Fungal endophytes can protect plants against herbivory and be used to control leaf-cutting ants. In this study, we aimed to evaluate the potential of endophytic colonization of Eucalyptus urophylla by three filamentous fungal species and their influence on the plant development and foraging behavior of Atta sexdens. The study design was completely randomized and comprised a factorial scheme of 4 × 3, three antagonistic fungal species (Escovopsis sp., Metarhizium anisopliae, and Trichoderma strigosellum) of the leaf-cutting ant, and one control and three inoculation methods (conidial suspension via foliar spray [FS] and soil drench [SD] inoculation, and seedlings inoculated with mycelium [SWM]). The SWM method allowed T. strigosellum to colonize all plant organs, and these plants exhibited higher height, leaf number, shoot dry mass, and total dry mass than the ones subjected to the other inoculation methods. The SWM method increased the plant height than the control plants and those inoculated with Escovopsis sp. and M. anisopliae. Trichoderma strigosellum, previously isolated from soil, colonized E. urophylla plants and positively influenced their development, as demonstrated by the SWM method. Trichoderma strigosellum promoted the increase in E. urophylla height compared with when the FS and SD methods were used (by 19.62% and 18.52%, respectively). Our results reveal that A. sexdens workers preferentially began cutting the leaves from plants not previously colonized by T. strigosellum. This behavior can be explained by modifications in the phenotypic traits of the eucalyptus leaves.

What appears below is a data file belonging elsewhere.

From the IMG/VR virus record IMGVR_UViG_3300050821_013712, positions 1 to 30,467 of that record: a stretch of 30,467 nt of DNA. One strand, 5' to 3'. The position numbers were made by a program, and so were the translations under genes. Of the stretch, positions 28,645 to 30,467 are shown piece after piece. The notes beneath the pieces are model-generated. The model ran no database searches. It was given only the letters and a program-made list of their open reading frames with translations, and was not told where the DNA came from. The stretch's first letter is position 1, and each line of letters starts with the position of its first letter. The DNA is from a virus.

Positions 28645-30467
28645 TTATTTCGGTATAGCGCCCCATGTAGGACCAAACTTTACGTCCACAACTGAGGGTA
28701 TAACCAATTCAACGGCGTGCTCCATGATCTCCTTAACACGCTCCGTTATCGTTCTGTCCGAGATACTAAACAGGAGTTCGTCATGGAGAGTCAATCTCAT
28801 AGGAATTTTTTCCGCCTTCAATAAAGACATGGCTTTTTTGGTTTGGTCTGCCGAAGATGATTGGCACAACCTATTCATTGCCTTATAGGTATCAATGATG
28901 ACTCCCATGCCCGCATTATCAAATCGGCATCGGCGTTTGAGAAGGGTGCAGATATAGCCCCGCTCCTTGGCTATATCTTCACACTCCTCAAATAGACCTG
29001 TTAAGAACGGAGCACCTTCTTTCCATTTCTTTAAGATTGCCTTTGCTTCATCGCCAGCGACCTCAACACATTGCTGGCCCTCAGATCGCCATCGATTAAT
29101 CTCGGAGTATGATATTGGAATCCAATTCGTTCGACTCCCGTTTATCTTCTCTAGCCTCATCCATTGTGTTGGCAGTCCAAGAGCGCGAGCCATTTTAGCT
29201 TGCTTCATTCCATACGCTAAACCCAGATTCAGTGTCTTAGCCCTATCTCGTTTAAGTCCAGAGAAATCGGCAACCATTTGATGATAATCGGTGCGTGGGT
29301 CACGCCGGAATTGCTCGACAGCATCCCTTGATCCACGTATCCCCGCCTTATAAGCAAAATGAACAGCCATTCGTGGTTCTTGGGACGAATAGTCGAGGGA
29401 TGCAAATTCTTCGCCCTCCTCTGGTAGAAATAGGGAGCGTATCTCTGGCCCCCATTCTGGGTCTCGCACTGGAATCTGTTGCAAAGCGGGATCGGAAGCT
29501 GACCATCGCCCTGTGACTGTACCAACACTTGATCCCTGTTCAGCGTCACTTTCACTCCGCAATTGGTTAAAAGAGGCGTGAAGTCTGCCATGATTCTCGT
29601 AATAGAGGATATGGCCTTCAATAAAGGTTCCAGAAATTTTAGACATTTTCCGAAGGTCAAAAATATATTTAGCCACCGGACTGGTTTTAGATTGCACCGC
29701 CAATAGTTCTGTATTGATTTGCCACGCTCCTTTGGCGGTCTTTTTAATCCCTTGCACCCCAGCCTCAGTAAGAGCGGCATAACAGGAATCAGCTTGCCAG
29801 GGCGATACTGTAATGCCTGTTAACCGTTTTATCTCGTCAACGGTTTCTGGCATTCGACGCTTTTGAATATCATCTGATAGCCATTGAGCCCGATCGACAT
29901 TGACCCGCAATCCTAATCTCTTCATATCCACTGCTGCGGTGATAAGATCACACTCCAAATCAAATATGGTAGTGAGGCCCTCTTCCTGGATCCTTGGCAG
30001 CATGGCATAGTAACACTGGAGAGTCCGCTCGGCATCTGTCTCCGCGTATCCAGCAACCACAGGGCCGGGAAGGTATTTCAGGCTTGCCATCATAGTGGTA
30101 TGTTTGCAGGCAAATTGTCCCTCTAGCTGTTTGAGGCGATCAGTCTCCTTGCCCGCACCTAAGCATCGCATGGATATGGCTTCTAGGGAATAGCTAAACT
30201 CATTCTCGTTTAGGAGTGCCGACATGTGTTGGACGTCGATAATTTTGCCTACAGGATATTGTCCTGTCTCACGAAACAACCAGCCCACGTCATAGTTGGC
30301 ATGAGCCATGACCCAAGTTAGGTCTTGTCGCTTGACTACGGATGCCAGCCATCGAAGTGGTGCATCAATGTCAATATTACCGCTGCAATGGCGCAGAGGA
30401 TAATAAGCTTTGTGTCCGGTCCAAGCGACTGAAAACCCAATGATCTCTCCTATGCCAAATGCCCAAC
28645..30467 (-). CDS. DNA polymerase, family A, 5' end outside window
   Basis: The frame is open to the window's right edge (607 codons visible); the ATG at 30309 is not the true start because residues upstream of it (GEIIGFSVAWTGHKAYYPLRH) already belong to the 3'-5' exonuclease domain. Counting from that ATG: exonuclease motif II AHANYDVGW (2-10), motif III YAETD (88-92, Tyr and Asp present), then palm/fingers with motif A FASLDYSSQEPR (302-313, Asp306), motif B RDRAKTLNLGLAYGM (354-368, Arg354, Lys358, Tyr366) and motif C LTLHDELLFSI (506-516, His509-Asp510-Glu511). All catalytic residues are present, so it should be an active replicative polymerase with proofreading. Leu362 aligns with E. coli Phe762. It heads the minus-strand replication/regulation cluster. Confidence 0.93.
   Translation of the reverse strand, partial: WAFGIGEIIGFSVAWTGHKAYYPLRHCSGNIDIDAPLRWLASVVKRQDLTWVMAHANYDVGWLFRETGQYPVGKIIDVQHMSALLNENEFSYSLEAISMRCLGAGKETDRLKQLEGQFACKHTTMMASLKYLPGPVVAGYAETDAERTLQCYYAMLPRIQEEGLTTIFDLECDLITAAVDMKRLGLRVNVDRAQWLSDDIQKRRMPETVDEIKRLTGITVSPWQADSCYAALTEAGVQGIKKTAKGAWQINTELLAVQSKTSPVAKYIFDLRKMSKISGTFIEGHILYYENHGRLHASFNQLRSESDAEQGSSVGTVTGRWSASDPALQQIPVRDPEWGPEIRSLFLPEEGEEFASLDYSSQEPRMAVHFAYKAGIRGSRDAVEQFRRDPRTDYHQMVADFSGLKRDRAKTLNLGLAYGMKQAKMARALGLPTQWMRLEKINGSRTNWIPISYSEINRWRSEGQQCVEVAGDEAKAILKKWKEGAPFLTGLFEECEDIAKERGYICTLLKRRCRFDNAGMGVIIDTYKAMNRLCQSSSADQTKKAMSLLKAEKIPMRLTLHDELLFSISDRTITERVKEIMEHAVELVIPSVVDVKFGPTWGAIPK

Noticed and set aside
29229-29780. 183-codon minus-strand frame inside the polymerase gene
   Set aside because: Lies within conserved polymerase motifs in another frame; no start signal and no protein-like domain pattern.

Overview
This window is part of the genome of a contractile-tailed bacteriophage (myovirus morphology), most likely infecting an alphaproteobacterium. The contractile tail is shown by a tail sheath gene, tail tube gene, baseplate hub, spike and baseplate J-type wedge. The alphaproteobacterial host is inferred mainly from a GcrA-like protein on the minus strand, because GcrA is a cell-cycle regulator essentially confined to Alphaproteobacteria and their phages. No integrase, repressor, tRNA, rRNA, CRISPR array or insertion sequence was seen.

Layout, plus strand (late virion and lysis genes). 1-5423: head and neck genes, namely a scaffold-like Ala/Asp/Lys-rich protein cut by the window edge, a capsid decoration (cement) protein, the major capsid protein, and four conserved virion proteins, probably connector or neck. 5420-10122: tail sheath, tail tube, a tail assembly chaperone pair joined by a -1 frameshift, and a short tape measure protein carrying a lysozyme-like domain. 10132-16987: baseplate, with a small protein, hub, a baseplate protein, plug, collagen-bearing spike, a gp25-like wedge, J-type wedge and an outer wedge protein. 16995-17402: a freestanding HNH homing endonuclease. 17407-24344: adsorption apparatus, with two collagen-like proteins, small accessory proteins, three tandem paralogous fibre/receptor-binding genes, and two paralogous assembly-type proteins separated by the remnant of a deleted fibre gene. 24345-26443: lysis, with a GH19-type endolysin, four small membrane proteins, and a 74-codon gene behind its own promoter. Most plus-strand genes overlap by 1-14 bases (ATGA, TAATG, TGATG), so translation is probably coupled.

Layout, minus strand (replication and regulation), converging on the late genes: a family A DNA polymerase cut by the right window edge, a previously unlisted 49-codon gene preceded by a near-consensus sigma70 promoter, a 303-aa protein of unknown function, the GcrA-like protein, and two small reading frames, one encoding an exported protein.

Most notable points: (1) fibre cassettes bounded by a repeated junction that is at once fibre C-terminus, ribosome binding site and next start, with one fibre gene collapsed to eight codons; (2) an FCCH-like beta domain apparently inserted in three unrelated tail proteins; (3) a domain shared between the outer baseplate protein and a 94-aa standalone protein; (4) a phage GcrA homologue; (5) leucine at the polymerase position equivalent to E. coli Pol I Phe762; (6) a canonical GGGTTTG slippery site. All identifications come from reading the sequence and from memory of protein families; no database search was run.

RevDate: 2022-01-20

Maggioni D, Garese A, Huang D, et al (2022)

Diversity, host specificity and biogeography in the Cladocorynidae (Hydrozoa, Capitata), with description of a new genus.

Cladistics : the international journal of the Willi Hennig Society, 38(1):13-37.

The hydrozoan family Cladocorynidae inhabits tropical to temperate waters and comprises the two genera Pteroclava and Cladocoryne. Pteroclava lives in association with some octocorals and hydrozoans, whereas Cladocoryne is more generalist in terms of substrate choice. This work provides a thorough morpho-molecular reassessment of the Cladocorynidae by presenting the first well-supported phylogeny of the family based on the analyses of three mitochondrial and four nuclear markers. Notably, the two nominal genera were confirmed to be monophyletic and both morphological and genetic data led to the formal description of a new genus exclusively associated with octocorals, Pseudozanclea gen. nov. Maggioni & Montano. Accordingly, the diagnosis of the family was updated. The ancestral state reconstruction of selected characters revealed that the symbiosis with octocorals likely appeared in the most recent common ancestor of Pteroclava and Pseudozanclea. Additionally, the presence of euryteles aggregation in the polyp stage and the exumbrellar nematocyst pouches with euryteles represent synapomorphies of all cladocorynid taxa and probably emerged in their most recent common ancestor. The analysis of several Pteroclava krempfi colonies from Indo-Pacific and Caribbean localities associated with several host octocorals revealed a high intra-specific genetic variability. Single- and multi-locus species delimitations resulted in three to five species hypotheses, but the statistical analysis of morphometric data showed only limited distinction among the clades of P. krempfi. However, P. krempfi clades showed differences in both host specificity, mostly at the octocoral family level, and geographic distribution, with one clade found exclusively in the Caribbean Sea and the others found in the Indo-Pacific.

RevDate: 2022-01-20

Choudhury SR, S Pandey (2022)

SymRK-dependent phosphorylation of Gα protein and its role in signaling during soybean (Glycine max) nodulation.

The Plant journal : for cell and molecular biology [Epub ahead of print].